This article was originally written in 2008!
Not much has changed…
Last tuesday I had an epiphany. For some reason, I woke up that morning with a vague sense of anxiety. It emanated from my slumber like the stench of a long forgotten piece of cheese left in an old shoe by a two year old. My mind echoed with unsettling fragments of dreams. I recognized the wild call of anxiety but pushed it away. After all, I am the luckiest woman on earth, right? I have a beautiful and healthy baby, a great partner, loving friends and family, and an interesting job. And anyway, my list of things to do that day was already too long to add ‘deal with pesky, ambiguous feelings’.
In the shower I nearly managed to wash off the heaviness of the night when I realized my towel had been left in the washing machine with a moldy load of forgotten laundry. Damn! I grabbed my son, Dylan’s tiny towel with the yellow ducky ears and proceeded to dry myself off as quickly as I could, one body part at a time. I woke Dylan up, changed his diaper, nursed him and changed his diaper again (at what age can they be potty trained?). I made myself some coffee, made breakfast for Dylan, let the dog out, fed Dylan, ate (well, I swiped a couple of spoonfuls from the kid’s cereal bowl), let the dog back in, had a couple of sips of what was by now cold coffee and headed for the door. A minute later, I turned around, remembering for the third time this week that I can’t leave the house with slippers on. I dropped Dylan off at daycare, and drove all the way back into Vancouver in morning rush hour to try and make it into work before my first client arrived. Most days my job is a source of satisfaction, but that day I listened to client after client’s wows, and woes, barely stopping myself from crying out ‘you think you got problems?’
I made it home, still unable to ward off the remnants of stress from my body. I kissed my hubby, and thanked him for walking the dog (one less thing to do). I hugged my kid and reminded him that we only have booby in the mornings now. I made dinner, ate dinner and tried to keep my danger- loving toddler alive for just a little while longer, until I can reasonable declare ’night night’.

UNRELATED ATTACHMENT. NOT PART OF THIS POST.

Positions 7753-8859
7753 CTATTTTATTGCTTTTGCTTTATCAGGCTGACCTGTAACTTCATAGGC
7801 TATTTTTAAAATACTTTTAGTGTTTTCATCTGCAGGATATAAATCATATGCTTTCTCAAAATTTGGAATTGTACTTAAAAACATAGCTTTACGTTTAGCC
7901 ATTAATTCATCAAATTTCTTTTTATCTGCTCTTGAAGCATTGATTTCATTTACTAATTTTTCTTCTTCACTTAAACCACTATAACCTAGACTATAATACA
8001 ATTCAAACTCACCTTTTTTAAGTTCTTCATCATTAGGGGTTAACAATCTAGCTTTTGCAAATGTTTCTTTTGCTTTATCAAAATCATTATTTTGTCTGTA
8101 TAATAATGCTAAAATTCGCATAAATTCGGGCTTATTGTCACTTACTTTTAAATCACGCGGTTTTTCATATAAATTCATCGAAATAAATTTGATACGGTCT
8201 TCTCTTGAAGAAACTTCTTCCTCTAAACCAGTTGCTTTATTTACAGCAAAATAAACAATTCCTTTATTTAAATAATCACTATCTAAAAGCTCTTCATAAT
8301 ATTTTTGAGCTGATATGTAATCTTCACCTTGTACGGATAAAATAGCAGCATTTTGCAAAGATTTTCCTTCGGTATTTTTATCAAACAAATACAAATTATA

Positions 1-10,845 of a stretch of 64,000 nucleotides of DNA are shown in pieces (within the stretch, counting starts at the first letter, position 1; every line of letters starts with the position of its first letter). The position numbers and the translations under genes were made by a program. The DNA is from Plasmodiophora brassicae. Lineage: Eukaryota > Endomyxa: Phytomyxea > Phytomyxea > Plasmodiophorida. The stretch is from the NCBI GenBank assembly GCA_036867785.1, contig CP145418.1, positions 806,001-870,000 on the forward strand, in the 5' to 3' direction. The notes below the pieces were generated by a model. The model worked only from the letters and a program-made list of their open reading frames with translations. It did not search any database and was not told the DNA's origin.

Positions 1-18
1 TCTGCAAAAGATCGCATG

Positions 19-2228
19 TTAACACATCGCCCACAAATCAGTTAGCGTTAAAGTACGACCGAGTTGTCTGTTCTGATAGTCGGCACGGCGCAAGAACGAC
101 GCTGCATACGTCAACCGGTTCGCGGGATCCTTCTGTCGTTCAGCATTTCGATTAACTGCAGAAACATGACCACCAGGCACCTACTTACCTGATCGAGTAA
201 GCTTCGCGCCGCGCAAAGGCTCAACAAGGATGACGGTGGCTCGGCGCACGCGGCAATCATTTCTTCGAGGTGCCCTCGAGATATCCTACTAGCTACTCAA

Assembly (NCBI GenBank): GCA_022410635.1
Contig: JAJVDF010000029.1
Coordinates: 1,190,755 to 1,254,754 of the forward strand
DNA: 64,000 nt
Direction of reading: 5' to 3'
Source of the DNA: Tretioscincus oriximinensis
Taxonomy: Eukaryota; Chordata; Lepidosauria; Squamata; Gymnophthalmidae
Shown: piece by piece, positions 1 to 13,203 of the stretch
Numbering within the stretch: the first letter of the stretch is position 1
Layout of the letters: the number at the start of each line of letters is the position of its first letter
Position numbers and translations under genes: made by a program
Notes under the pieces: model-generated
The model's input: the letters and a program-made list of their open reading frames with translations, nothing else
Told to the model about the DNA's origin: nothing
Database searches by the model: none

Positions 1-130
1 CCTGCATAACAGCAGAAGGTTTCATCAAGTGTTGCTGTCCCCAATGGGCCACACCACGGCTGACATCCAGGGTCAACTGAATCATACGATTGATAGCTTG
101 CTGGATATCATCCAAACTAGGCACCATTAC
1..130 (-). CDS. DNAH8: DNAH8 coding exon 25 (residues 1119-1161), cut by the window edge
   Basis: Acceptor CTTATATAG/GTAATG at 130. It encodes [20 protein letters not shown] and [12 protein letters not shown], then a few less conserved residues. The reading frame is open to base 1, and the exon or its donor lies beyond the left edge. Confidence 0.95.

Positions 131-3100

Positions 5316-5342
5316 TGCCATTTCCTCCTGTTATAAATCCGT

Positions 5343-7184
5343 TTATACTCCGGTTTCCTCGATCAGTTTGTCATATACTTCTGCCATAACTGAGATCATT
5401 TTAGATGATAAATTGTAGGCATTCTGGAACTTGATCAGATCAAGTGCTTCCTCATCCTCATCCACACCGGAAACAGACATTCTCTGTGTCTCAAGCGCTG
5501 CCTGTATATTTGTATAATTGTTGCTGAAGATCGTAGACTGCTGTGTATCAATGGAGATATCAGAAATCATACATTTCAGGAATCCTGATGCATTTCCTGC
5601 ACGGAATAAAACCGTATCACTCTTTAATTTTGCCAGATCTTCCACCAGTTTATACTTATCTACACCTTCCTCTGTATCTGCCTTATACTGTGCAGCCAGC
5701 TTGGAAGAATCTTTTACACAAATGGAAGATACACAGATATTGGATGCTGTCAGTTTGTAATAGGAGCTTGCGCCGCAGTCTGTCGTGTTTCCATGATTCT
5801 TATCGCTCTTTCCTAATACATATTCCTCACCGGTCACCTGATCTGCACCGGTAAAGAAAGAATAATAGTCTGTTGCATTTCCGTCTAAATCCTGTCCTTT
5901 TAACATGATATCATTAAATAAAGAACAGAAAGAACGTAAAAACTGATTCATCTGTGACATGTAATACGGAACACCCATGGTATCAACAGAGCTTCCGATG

Putting Dylan to bed that night, I knew that I still carried the previous night’s anxiety with me. I could feel the tightness of it in my back, spreading to my shoulders and the back of my neck. I couldn’t quite put my finger on what was wrong, but I knew that something was off with me. I could have looked into the thoughts that accompanied me the previous week and found the familiar tinge of self- criticism and negativity. If I had tried to recall my activities that same week, I would have had a difficult time finding a handful of things I did for myself.
Just for myself.
But instead, I was resigned to the fact that I was done. I was more done that I had ever been done in my whole life and I wasn’t terribly happy about it. As I was lying on the couch mindlessly watching absolutely nothing on Television, my partner who obviously had slightly more energy than me (sooo not fair) decided to make a late night mayo, pickle and cheese sandwich. Now, usually my partner needing a snack is not a major annoyance for me. Snacks in general are not known to evoke any strong feelings in me what so ever. I don’t really get the mayo-pickle-cheese combo, I doubt I ever will but its one of his favorites. But that night I wanted nothing to do with the trans- fat, and preservative laden concoction.